FBI tells Alaska Airlines passengers they may be ‘victim of a crime’

FBI tells Alaska Airlines passengers they may be ‘victim of a crime’ - Crime and Courts - News

FBI Investigates Mid-Air Blowout Incident on Alaska Airlines Boeing 737 Max 9 – Passengers Identified as Potential Victims

Passengers aboard the Alaska Airlines Boeing 737 Max 9 that experienced a mid-air blowout incident in January have received letters from the Federal Bureau of Investigation (FBI) stating they may be victims “of a crime.” This disclosure comes as part of an ongoing investigation into the incident.

Attorney Mark Lindquist, who represents numerous passengers on Alaska Airlines flight 1282, shared the letter received by passengers from the FBI office in Seattle on Tuesday with News Finder. The correspondence reads:

“I’m contacting you because we have identified you as a possible victim of a crime.” The letter further explains that the FBI is actively investigating the case.

When News Finder reached out to the FBI Seattle’s Public Affairs Office for comment, they stated, “The FBI does not confirm or deny the existence of an investigation.”

Boeing has yet to respond to News Finder’s request for comment regarding this matter.

On January 5, 171 passengers and six crew members boarded Alaska Airlines flight 1282 from Portland, Oregon, headed for Ontario, California. Shortly after takeoff, the aircraft experienced a panel blowout, referred to as the “door plug,” which resulted in an emergency landing.

The U.S. Department of Justice (DOJ) initiated a probe into this incident and Boeing in February, as previously reported by News Finder. Subpoenas were also issued in recent weeks requesting documents and information related to Boeing and Spirit AeroSystems Holdings, with a particular focus on the “door plug” used in Boeing 737 Max 9s.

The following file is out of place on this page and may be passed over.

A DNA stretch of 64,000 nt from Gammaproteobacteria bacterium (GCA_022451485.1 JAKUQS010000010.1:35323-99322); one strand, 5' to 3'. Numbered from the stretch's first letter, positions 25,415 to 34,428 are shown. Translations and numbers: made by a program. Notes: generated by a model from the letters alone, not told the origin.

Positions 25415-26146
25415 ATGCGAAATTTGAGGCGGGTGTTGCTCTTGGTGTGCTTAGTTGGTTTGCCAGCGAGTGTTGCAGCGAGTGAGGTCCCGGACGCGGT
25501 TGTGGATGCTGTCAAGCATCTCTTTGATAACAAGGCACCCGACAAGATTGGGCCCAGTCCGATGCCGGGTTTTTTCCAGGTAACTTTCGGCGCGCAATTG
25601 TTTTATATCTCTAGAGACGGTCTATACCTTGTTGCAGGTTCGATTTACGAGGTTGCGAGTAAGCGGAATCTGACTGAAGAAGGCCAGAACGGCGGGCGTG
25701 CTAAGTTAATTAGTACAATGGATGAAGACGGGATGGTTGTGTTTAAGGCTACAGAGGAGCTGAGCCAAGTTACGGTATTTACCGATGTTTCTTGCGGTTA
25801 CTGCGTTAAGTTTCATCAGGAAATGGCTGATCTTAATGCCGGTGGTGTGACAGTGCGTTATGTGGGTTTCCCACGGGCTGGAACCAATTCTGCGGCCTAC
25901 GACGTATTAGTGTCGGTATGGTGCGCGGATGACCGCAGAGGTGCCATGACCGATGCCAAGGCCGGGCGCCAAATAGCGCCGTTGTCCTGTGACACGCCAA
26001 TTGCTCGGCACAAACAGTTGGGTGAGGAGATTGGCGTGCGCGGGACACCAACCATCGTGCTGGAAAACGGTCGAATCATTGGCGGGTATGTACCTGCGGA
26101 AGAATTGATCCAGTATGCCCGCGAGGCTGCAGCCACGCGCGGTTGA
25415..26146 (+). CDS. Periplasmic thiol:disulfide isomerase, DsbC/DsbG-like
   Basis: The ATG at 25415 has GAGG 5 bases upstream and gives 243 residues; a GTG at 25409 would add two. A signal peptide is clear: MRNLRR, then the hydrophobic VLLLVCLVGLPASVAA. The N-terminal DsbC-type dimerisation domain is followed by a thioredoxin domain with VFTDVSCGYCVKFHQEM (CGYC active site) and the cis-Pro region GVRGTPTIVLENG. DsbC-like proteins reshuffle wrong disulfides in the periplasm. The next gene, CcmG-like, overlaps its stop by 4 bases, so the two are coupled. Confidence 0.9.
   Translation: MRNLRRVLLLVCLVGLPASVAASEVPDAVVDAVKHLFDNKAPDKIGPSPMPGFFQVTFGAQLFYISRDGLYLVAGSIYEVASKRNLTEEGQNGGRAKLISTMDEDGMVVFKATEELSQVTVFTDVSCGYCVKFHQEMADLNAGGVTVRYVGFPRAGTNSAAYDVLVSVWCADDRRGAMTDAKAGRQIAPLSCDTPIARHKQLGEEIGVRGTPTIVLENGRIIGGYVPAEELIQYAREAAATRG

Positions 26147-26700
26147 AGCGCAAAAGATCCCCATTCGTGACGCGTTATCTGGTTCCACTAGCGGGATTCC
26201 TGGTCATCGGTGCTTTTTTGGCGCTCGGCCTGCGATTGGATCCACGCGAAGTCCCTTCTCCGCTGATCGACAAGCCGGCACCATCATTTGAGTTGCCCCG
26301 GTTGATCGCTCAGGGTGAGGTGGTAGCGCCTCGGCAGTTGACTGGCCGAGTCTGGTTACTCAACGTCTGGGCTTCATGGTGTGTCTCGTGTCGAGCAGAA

Lawyer Mark Lindquist shared his sentiments with News Finder: “My clients and I welcome the DOJ investigation. We want accountability, answers, and safer Boeing planes. A DOJ investigation helps advance our goals.”

News Finder contacted multiple other attorneys representing passengers onboard the flight for comment, but they were unavailable at the time of publication.

This development follows Boeing’s announcement that it will report significant losses in the first quarter due to the Alaska Airlines incident. The losses are a result of compensation to the affected airlines, which owned the Max 9 and was grounded for three weeks following the incident. Alaska Air CEO Ben Minicucci shared with investors in February that the event cost his airline approximately $150 million, and the company expected to be reimbursed for those losses by Boeing.

Beyond these costs, Boeing will also face additional financial burdens as they address issues within their factory. According to Chief Financial Officer Brian West’s statements on Wednesday, slower production at the 737 Max plant in Renton, Washington, will contribute to these losses.